One of the great lines in Steven Spielberg’s recent movie about the Cold War era, “Bridge of Spies,” occurred in a tense courtroom when Tom Hanks’ character leaned over to his controversial client and asked, “Do you never worry?”
The client responded unemotionally, “Would it help?”
In the changing and uncertain landscape for bank directors, which has been made even more interesting following the 2016 presidential election, many may be wondering whether worrying really helps at all. Maybe the answer for these effective bank directors is to do so “in moderation” and “about the right things.”
One guidepost for effective governance is looking at what motivates FDIC litigation against bank officers and directors when it steps in as receiver of a failed institution. Generally, there are three broad categories of board conduct that trigger FDIC action:
• Dishonest conduct and approving/condoning abusive insider transactions (Regulation O violations are common allegations made against former officers and directors);
• Safety and soundness violations, including the bank’s failure to comply with applicable laws, regulations, internal policies, and agreements already in place with regulators; and
• Either not establishing or not following proper underwriting policies.
How do we effectively monitor the bank’s compliance with Regulation O? Are we attuned to any other conflicts of interest among directors, as well as independence issues, and can we trust that directors will not use the information they learn in the boardroom to advantage themselves or their families and friends unethically or illegally? Do we insist on the confidentiality of all matters discussed there?
Record of Meetings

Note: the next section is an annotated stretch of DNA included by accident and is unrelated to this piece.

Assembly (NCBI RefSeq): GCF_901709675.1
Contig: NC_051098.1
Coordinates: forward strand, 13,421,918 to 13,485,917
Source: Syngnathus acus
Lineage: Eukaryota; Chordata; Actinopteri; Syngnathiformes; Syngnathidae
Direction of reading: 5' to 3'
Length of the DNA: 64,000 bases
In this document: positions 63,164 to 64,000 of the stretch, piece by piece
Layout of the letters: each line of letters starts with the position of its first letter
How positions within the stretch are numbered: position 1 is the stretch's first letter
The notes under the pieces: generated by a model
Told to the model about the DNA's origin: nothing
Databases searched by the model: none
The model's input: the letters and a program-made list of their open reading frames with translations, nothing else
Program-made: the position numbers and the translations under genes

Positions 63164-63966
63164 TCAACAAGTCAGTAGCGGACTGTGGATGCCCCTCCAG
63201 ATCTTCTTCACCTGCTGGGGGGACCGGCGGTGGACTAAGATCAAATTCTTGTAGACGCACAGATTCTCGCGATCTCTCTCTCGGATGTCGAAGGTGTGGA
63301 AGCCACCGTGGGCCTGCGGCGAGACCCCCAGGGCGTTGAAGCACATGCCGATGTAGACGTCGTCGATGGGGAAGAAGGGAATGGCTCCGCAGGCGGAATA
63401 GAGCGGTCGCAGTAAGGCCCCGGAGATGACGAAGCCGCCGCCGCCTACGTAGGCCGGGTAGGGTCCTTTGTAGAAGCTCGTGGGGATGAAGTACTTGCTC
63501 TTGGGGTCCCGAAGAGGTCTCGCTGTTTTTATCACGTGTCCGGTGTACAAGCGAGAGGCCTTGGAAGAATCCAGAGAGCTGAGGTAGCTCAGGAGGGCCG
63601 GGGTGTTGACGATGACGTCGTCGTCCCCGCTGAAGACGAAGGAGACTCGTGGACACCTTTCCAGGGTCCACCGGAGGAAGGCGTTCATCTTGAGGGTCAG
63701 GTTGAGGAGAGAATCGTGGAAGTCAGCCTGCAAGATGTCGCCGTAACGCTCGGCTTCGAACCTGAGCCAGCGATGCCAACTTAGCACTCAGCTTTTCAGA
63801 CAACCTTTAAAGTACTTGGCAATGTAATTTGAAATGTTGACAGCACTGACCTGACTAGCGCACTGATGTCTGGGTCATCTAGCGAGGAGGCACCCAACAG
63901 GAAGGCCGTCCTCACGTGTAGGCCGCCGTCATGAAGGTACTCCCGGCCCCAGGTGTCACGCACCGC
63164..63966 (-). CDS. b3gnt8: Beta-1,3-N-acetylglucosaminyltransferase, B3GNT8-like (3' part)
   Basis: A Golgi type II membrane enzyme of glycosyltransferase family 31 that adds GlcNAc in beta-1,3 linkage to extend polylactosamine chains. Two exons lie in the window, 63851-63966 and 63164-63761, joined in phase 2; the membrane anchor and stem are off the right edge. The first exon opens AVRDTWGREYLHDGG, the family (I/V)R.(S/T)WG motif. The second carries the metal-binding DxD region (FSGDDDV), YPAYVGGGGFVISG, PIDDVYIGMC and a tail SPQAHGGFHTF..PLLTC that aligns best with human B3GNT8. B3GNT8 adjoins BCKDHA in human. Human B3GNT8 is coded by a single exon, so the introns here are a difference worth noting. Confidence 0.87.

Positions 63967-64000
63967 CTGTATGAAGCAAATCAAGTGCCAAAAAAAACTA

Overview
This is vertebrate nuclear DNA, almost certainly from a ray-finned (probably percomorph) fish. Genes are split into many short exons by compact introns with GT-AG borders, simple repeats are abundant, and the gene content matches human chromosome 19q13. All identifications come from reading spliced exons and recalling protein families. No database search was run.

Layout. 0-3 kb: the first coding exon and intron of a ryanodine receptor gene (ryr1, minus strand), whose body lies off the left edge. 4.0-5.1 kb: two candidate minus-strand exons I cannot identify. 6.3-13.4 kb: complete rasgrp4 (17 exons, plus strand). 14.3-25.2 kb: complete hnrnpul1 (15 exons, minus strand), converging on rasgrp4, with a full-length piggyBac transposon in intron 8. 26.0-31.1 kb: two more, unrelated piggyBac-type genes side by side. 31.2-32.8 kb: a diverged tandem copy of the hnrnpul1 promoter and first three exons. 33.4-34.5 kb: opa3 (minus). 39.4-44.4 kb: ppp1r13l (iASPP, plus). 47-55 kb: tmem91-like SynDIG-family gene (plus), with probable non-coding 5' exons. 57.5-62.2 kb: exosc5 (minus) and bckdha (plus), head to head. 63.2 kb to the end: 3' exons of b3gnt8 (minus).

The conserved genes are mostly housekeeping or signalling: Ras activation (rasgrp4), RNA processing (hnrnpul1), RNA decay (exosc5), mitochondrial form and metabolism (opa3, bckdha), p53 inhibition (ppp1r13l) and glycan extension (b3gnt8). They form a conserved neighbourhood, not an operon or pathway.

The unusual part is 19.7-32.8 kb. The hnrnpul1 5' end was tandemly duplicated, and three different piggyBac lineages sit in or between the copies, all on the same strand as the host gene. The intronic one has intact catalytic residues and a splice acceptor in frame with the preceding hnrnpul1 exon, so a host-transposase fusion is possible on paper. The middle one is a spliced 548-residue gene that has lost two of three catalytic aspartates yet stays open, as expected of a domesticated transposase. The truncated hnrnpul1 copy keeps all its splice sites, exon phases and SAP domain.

Do the minutes of our meetings accurately reflect the board’s discussions and actions? Are they distributed to members prior to the next meeting with enough time for review? Minutes may be reviewed by a court and jury if the bank or its directors are sued, and well-drafted minutes will reflect the process used by the directors to inform themselves and follow their legal duties (information-gathering, deliberation, and decision-making), but will probably not reflect the minutiae of their discussions or will simply be a script of who-said-what.
Is our board comprised of active, engaged participants? Do we understand what our primary regulator expects of us as directors? Do our directors broadly understand the bank’s regulatory landscape and how the bank effectively manages risk? Do we have an expectation for complete, accurate, and competent management presentations to the board? Is anyone on the board asking harder questions until an issue is made fully understandable and any problem areas are addressed to the director’s satisfaction? Are the majority of our directors independent and recruited for their relevant business, industry, or financial expertise? Have we established a suitable committee structure, consistent with the bank’s size and operational complexity, including a robust independent audit function reporting directly to the board?
Are we vigilant about the “tone at the top” to ensure that the chief executive and senior management lead with (and insist on) integrity, high ethical standards, transparency, professionalism, and legal compliance? Is senior management open to challenging discussions about strategy and execution, or does management bristle when asked hard questions? Do we have an updated management succession plan?
Director Liability Protection
Do the bank’s charter and bylaws indemnify our directors to the fullest extent allowed by law? Is there a separate indemnification agreement for directors? Is the directors’ and officers’ liability insurance coverage adequate?
And ultimately, it’s not just all about the board of directors, because the bank’s overall culture needs to attract and retain great people, board members, executive management, and employees alike. The bank’s board should always keep front and center what Warren Buffett famously said: “In looking for people to hire, you look for three qualities: integrity, intelligence, and energy. And if they don’t have the first, the other two will kill you.”